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Five themes from InsureTech Connect 2021

Innovation in design and transformation in internal operations and IT expected as the industry heads into 2022.

Serves financial-services firms and sponsors with a focus on insurance distribution and productivity from initial diligence and strategy through implementation

Doug McElhaney

Leads transformational programs in AI and analytics for insurance companies

Galen Shaffer

Serves insurers and asset managers on growth strategy and operational excellence

Works with financial services investors and fintechs, with a focus on insurtechs and growth

After going virtual in 2020, InsureTech Connect (ITC), the largest gathering of insurance industry professionals in the world, returned in person to Las Vegas this year. The exhibit halls were full of more than 5,000 attendees representing a broad swath of the insurance industry, including investors, insurtech start-ups, solutions providers, brokers, distributors, and established carriers.

As we talked with clients, listened to expert panelists, and walked from booth to booth, a number of discussion themes emerged that had exciting implications for incumbents and start-ups:

  • 1. Debating the risk-reward balance in emerging and specialized risks. The industry is paying more attention to emerging and specialized risks, from cyber (as seen in some big news this week) to K–12 youth sports. A spectrum of first movers is coming into view. At one end, managing general agent (MGA) start-ups are hustling to build track records of appropriately pricing specialized risks and avoiding overexposure in the event of a major loss. At the other, some incumbent carriers are pulling back capacity while also trying to compensate for this by using data and analytics to make sophisticated investments in a wider variety of technical, analytically driven products and services.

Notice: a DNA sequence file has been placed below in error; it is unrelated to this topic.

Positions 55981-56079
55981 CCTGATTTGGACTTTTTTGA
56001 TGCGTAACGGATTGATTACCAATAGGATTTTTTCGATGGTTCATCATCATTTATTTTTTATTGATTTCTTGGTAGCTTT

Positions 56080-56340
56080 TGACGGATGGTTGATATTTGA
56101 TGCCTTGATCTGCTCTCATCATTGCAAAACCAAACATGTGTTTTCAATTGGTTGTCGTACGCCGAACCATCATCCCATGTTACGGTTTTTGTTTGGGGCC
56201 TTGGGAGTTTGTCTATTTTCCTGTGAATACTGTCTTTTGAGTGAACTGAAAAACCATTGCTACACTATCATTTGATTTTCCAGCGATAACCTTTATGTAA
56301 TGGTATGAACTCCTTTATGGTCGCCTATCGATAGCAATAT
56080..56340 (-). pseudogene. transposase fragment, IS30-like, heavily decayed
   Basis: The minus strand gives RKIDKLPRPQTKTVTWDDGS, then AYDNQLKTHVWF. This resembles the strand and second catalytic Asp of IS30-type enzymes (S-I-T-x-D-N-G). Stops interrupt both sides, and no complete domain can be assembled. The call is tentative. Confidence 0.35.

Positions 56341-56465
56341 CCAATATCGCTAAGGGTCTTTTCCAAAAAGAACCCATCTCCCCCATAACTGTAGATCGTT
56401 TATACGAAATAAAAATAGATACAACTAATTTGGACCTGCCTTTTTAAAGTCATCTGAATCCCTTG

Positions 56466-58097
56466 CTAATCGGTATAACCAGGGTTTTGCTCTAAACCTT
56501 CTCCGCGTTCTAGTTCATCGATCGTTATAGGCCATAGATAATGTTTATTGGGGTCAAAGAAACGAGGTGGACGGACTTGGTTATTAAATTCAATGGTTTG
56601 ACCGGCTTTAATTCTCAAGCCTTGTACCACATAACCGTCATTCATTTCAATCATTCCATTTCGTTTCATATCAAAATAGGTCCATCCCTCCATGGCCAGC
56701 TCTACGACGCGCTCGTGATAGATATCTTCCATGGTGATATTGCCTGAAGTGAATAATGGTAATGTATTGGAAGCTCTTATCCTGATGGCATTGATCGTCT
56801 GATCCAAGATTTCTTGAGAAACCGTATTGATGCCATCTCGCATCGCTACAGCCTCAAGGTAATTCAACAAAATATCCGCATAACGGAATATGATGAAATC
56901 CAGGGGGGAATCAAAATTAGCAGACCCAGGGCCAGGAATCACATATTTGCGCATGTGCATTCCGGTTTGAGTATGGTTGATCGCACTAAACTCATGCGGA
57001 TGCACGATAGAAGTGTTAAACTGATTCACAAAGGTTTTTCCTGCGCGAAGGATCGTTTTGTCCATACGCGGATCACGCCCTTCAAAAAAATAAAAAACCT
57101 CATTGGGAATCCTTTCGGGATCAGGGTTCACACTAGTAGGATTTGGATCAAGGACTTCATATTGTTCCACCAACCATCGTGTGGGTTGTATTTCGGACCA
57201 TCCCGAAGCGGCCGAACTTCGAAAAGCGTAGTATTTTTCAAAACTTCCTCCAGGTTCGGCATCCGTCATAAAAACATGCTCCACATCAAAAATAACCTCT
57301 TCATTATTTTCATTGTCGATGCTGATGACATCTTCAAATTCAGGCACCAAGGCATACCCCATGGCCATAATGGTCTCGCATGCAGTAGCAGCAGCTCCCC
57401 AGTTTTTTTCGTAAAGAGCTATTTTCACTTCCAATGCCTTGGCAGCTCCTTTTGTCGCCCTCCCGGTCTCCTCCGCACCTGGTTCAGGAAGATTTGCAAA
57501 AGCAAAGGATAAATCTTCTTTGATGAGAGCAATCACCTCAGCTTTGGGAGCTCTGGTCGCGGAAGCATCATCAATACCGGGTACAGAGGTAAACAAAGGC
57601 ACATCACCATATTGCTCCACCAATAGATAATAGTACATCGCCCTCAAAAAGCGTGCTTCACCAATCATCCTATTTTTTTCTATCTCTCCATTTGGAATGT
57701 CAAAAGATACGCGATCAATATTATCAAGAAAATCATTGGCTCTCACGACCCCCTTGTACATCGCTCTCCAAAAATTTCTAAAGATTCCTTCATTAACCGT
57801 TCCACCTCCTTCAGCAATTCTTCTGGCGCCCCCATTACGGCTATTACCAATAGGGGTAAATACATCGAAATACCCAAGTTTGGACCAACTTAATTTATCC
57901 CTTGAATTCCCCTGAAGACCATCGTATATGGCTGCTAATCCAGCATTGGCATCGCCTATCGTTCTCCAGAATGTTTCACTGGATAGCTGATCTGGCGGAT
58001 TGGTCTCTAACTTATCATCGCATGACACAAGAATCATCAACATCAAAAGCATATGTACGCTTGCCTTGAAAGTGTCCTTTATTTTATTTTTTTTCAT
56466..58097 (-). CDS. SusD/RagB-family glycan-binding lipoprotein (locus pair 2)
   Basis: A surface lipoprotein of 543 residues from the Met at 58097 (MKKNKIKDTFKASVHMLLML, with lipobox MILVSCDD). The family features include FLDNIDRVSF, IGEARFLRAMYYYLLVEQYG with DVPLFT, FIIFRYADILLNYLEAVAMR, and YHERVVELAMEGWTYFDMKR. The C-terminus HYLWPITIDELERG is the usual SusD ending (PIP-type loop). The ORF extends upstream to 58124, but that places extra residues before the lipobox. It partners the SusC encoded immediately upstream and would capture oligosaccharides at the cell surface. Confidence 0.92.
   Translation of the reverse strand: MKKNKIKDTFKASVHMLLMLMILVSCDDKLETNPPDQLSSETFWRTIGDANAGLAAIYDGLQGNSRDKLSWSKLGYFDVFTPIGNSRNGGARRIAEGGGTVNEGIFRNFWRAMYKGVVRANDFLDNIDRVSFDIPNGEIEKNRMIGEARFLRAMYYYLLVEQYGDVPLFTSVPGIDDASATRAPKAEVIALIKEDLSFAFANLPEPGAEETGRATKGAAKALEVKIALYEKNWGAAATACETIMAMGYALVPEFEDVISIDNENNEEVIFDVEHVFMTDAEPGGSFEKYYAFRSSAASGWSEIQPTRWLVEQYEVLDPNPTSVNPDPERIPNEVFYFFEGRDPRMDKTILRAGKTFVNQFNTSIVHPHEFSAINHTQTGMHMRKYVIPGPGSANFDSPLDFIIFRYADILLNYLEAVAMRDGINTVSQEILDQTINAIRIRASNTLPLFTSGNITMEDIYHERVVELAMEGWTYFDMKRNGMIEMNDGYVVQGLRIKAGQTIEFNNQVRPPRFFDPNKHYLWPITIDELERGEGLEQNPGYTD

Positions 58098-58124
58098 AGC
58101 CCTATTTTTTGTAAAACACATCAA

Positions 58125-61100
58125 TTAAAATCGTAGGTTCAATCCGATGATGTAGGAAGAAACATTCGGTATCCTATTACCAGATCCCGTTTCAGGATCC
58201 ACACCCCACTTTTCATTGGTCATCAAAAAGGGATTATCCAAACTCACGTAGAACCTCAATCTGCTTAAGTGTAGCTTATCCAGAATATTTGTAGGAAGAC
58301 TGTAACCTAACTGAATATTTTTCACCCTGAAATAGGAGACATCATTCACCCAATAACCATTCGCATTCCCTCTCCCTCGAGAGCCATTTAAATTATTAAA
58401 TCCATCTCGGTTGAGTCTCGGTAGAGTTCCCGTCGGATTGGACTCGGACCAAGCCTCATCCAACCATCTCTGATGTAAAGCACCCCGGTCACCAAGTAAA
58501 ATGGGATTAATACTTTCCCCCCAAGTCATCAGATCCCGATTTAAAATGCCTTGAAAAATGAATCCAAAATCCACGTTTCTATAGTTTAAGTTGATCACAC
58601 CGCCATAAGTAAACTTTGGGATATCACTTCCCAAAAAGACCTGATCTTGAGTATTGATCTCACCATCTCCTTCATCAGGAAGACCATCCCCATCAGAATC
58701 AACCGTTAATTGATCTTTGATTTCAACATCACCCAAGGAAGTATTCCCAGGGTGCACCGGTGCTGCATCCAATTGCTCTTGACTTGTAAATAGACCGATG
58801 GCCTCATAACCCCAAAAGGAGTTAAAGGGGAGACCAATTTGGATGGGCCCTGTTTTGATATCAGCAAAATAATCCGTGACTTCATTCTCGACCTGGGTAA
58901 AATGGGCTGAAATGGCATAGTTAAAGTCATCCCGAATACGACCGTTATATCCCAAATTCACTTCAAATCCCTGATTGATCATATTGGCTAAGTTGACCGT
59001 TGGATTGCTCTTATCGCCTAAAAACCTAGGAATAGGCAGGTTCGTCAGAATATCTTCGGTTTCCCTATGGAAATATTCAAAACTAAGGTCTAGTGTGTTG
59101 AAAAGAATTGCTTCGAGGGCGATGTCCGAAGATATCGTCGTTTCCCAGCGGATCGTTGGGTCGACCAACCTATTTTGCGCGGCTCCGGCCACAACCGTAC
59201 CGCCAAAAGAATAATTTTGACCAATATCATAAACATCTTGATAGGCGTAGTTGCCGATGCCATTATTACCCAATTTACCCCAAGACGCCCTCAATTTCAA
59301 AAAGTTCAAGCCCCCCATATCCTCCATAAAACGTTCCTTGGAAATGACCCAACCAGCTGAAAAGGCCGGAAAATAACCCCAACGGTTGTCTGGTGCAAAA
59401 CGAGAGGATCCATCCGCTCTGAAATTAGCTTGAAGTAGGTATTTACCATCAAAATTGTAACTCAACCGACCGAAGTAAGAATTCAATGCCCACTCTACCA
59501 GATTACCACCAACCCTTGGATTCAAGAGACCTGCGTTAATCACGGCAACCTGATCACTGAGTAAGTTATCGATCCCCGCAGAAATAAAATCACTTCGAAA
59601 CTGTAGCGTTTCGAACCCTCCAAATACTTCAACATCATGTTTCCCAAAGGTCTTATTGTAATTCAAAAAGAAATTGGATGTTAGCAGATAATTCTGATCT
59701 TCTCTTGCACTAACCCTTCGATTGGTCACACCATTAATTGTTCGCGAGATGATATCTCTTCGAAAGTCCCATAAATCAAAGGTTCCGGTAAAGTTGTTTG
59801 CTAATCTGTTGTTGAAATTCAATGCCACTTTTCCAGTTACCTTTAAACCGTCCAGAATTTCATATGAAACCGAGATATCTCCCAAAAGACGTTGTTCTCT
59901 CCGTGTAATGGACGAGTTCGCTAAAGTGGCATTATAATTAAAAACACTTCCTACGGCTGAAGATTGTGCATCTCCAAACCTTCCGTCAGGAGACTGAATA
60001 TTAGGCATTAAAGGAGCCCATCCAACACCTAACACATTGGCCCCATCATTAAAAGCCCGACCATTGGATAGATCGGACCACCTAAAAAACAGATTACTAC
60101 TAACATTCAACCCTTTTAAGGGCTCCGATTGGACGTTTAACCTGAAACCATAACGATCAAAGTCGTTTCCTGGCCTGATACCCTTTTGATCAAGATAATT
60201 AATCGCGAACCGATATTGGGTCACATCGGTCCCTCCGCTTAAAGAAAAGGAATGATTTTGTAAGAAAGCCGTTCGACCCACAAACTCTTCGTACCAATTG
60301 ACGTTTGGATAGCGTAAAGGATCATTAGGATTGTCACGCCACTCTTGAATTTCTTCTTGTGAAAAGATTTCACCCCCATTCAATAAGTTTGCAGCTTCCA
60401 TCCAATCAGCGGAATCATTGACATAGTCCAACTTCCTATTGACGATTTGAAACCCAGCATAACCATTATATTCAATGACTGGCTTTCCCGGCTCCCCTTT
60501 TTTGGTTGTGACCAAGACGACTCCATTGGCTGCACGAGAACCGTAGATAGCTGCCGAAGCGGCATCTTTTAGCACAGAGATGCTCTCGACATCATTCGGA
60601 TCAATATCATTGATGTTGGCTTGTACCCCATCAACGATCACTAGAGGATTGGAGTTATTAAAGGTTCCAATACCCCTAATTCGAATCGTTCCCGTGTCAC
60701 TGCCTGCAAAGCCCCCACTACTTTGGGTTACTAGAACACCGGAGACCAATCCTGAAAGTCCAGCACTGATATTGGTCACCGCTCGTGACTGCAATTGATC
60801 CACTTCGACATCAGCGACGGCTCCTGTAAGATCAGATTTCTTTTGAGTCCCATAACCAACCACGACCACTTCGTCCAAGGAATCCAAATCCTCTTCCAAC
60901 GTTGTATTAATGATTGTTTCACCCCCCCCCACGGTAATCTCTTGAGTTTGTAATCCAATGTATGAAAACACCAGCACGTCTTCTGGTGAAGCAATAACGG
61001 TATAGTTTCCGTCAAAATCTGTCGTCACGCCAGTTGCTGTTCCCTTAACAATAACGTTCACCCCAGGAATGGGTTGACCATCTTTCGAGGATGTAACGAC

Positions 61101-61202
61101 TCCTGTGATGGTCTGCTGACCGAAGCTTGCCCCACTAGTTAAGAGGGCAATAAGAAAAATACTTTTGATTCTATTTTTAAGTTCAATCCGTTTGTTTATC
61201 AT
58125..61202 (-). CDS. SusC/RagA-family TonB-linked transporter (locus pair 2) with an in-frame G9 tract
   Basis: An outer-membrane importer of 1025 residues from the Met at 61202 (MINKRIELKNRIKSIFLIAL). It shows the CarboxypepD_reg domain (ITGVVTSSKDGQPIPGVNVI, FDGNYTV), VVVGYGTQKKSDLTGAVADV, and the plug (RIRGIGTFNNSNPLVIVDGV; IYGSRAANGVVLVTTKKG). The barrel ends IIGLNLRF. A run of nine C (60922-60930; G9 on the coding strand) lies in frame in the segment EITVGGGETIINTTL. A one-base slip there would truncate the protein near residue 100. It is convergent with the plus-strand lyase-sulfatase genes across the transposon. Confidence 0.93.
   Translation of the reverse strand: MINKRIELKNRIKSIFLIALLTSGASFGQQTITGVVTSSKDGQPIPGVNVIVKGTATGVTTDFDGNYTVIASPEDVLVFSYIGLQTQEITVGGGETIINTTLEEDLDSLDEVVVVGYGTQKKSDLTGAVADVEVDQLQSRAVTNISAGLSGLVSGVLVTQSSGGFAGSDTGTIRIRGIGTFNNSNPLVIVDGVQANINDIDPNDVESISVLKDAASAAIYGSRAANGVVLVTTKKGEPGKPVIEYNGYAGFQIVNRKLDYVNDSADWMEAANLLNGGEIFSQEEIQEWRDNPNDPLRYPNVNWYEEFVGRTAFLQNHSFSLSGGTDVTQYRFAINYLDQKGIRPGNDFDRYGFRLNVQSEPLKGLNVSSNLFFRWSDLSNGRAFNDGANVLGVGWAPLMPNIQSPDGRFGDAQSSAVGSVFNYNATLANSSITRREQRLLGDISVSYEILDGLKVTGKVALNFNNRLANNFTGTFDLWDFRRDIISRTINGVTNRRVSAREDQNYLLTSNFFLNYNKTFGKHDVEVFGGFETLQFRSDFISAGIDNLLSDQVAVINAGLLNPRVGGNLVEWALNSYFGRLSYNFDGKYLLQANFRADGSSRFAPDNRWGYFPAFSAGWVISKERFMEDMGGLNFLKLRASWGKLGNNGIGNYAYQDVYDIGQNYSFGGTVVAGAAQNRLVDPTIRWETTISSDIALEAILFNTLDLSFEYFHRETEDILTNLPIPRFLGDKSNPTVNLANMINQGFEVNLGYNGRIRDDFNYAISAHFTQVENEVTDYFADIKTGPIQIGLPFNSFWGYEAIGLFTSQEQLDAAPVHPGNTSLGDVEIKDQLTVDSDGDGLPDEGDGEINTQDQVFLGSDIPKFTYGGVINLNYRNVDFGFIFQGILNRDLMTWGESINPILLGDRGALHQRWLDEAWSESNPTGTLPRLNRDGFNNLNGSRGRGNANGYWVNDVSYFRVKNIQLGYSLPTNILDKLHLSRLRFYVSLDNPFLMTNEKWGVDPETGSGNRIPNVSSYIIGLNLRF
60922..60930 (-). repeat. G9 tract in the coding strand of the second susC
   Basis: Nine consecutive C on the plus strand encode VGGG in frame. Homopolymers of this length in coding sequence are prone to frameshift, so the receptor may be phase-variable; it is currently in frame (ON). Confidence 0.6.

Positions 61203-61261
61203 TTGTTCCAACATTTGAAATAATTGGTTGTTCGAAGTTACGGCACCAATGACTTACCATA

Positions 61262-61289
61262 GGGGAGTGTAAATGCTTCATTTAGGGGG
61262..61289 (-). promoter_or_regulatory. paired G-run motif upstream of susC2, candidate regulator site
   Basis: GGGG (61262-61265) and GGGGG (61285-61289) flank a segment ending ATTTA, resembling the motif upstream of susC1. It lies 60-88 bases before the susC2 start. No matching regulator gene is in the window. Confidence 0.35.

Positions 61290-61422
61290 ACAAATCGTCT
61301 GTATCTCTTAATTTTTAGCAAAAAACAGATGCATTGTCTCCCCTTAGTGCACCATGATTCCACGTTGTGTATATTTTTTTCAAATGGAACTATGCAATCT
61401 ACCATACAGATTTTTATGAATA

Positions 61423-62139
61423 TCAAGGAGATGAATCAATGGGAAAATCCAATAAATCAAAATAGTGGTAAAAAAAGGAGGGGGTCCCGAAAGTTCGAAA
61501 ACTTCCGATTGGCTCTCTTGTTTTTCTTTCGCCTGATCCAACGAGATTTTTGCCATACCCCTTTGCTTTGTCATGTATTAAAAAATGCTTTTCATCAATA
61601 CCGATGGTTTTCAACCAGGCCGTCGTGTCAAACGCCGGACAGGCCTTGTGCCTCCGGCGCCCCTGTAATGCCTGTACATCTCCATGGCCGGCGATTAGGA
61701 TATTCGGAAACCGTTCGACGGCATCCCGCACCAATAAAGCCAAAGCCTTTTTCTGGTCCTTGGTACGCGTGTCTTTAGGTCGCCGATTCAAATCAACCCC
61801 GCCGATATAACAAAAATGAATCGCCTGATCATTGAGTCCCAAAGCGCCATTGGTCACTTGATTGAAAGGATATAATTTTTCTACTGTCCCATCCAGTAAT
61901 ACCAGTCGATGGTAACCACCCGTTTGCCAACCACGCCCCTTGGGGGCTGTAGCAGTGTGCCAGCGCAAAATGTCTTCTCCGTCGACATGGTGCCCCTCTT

• 2. Stitching together the most effective underwriting and claims analytics and workflow. We were struck by the continually increasing number of point solutions across underwriting and claims. As an example, we saw lots of new property-intelligence companies that use images and other data to develop insights about property risk. In the past, homeowners and small commercial insurance were thought to be slow to innovate. Now, homeowners insurance is experiencing rapid change and may even be out in front of other lines. In claims, consumers can now use technologies provided by their carriers to capture images of a loss, automatically share them with the carrier, and receive payment more quickly. Still, it is not yet clear to what extent carriers will stitch together the solutions offered by these innovators into a connected underwriting and claims workflow or how investors will look to assemble a platform of them to resell.